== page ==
We enjoyed a drive around the 90km bike course and I popped out to familiarise myself win some of the roads. Unfortunately my Di2 battery decided to drain and I had no gear changes. We quickly decided that the technical descents could still be practiced and Ben patiently drove us back to our hotel where I picked up the spare battery. Back out to the race course and I completed the final 20km leading into T2.
We relaxed, slept lots, ate lots and I did one key run session which included 2x5min run at race pace.
24hrs to Go
Mum, Dad and our family friends arrived in their cars (all the way from Norfolk) and the atmosphere was lovely. Ben and I met some really great athletes we have met before at races an enjoyed lunch with the Livesey’s and family as well as Craig (sorry Craig didn’t recognise you with your clothes on, usually at Intellitri swim sessions!)
We arrived downstairs at 5.15am where the family were waiting, we then drove 20km to the swim start. Our Citroën hire car was being blown across the road and I looked at Ben and we both thought the same “perhaps the disc wheel was not a good idea!”. We arrived almost first to transition and we sat patiently in the car until we saw a little more activity.. we had overheard perhaps a cancelled swim as the air temp at 4c was too cold. I didn’t react to this speculation and thought this would make minimal difference to my race. Yes perhaps I would have had a little head start on some athletes however some others may have had a head start on me.
Shortly after it was confirmed swim cancelled and those with disc wheels were advised to change them. So we popped the 60mm on the back and I prepared to go off 12th in line in a TT style start 20seconds apart giving me the motivation to try and chase down the 11 girls starting in front of me.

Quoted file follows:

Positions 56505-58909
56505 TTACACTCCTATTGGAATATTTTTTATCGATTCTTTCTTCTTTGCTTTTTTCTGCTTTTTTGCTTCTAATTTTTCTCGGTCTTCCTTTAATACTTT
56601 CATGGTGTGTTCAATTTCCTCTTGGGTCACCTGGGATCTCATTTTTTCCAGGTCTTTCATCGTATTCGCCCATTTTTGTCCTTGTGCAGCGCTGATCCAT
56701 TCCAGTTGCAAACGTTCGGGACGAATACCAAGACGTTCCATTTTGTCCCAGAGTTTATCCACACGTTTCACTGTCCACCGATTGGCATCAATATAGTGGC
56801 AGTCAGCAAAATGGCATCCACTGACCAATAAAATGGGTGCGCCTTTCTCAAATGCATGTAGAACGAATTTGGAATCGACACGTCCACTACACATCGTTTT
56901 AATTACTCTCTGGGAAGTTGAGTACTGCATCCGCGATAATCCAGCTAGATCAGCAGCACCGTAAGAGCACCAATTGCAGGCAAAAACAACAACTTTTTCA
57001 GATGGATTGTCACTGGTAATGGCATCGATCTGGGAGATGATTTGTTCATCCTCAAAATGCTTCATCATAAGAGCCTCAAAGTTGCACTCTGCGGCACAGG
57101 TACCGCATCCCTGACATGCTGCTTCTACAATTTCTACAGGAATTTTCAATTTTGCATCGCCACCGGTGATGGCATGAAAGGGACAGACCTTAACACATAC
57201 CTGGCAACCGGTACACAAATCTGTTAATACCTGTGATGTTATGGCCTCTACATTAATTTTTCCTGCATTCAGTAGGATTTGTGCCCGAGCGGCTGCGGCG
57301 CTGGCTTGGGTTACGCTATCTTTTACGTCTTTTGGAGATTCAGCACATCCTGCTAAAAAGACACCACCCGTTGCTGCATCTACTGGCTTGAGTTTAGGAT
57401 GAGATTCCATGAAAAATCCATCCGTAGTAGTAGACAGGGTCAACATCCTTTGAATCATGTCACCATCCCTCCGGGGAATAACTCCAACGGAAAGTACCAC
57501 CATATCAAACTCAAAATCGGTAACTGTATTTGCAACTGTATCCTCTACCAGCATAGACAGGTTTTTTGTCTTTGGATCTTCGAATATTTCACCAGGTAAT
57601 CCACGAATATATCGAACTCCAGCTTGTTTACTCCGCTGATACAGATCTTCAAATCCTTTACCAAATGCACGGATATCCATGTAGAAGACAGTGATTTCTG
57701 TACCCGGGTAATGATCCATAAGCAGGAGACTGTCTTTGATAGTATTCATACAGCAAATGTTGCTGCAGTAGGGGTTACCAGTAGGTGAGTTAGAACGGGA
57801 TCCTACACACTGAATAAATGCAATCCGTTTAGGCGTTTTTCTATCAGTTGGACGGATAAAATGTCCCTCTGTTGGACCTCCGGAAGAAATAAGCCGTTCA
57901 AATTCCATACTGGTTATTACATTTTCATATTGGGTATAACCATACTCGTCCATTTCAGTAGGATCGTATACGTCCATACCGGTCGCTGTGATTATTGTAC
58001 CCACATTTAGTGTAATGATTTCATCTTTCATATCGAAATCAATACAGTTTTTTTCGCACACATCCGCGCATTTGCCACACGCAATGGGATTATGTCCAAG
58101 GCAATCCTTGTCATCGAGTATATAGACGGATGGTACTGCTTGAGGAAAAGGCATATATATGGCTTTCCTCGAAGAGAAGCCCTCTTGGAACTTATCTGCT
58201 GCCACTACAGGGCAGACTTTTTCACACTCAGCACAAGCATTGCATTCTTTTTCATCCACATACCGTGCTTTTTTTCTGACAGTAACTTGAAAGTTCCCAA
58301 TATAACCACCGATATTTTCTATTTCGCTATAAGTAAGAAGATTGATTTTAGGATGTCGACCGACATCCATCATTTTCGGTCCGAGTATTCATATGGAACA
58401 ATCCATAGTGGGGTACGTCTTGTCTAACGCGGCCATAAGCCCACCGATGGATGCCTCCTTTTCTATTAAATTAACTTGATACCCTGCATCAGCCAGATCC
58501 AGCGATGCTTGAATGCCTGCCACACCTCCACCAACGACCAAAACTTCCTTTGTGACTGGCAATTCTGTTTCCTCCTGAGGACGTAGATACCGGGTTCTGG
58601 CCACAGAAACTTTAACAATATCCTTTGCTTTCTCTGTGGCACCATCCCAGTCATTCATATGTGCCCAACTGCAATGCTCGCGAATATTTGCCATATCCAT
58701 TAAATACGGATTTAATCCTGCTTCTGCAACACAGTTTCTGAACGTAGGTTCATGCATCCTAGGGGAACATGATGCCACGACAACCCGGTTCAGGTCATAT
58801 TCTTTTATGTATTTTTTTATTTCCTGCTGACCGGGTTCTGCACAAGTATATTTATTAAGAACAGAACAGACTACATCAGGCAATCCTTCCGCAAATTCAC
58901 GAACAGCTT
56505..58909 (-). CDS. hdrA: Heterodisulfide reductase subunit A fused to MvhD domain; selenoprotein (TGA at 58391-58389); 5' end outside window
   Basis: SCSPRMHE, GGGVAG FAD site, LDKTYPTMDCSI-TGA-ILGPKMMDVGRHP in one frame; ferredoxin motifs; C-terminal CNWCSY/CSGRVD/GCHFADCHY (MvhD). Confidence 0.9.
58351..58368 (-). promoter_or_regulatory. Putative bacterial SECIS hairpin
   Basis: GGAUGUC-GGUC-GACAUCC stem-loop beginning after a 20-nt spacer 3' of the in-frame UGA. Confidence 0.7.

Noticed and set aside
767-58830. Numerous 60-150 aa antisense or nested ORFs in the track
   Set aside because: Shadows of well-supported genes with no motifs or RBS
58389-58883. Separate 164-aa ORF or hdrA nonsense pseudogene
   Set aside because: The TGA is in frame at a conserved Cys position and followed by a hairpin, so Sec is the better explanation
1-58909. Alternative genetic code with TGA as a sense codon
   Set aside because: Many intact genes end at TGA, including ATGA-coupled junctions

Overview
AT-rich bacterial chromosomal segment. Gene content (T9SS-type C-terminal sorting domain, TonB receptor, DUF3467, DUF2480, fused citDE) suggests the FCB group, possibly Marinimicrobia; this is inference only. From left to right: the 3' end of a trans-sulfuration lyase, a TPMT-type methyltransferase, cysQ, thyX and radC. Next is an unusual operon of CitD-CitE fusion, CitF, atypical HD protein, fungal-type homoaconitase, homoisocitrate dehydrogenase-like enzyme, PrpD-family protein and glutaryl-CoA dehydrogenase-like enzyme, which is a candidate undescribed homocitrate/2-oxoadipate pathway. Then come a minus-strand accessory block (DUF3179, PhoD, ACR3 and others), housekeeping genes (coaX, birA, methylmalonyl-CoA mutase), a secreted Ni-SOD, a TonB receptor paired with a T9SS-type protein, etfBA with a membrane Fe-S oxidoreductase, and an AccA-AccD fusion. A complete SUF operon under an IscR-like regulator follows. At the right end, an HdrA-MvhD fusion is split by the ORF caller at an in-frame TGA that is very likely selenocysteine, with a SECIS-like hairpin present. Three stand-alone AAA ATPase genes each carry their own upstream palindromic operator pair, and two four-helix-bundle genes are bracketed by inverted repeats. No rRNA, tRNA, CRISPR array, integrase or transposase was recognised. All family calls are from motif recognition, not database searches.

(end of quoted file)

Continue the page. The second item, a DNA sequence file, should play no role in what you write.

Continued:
Nikki (a very kind competitor who helped me in 2013 when I took on my first middle distance race) and I spent time chatting, laughing and just enjoying the pre race buzz. We laughed about my lack of organisation and the fact that I would be racing in one warm glove.. Nikki went on and had an awesome race and I was so thrilled for her up on the podium, hopefully next time we will be up there together!
8.20.20 soon arrived and I was in my trisuit, a jacket and my one glove ready for this 90km blustery ride with 1600m+ of climbing followed by a half marathon run around the beautiful town of Aix.
The first 25km of the bike were fast and I felt strong and confident. I moved up a few places and enjoyed the feeling in my legs.. They were feeling good today. I decided that the jacket and the glove were not helping me so I lost them at an aid station helping me to become much more aero. (the kind volunteer smiled as I passed over my much loved Lululemon jacket) At 45km the family were all there at the “bakery roundabout” Ben let me know I was 3mins down on first and 30seconds for 2nd. I was hungry to keep moving forward.
The last 30km were tough, super windy, very chilly and a nice climb to really finish off the bike legs. (Later I heard a fellow athlete got blown off, it really was silly out there!) I came into T2 in 3rd position with no idea how “safe” I was in this podium spot. I therefore just ran my socks of to the finish line soaking up all the fabulous atmosphere along the way.
I crossed the finish line knowing perhaps I had slipped to forth? And yes Ben was there to confirm 4 fingers in the air. I was content with that, however when Ben let me know my run split I was ecstatic.. after many races trying I have found some running legs. A brilliant PB for me however I have been told to ‘not get too excited’ the run may have been short! Please let me enjoy this moment…
I may pop an extra race before Ironman70.3 Staffordshire next month.. To be confirmed
Thank you everyone for taking the time to read my preparations and feelings towards Ironman70.3 Pays d’Aix. I love to read other athlete blogs and I hope I pass on some excitement to others too.. the support means everything to me, I would struggle to get out there ‘solo’ xxx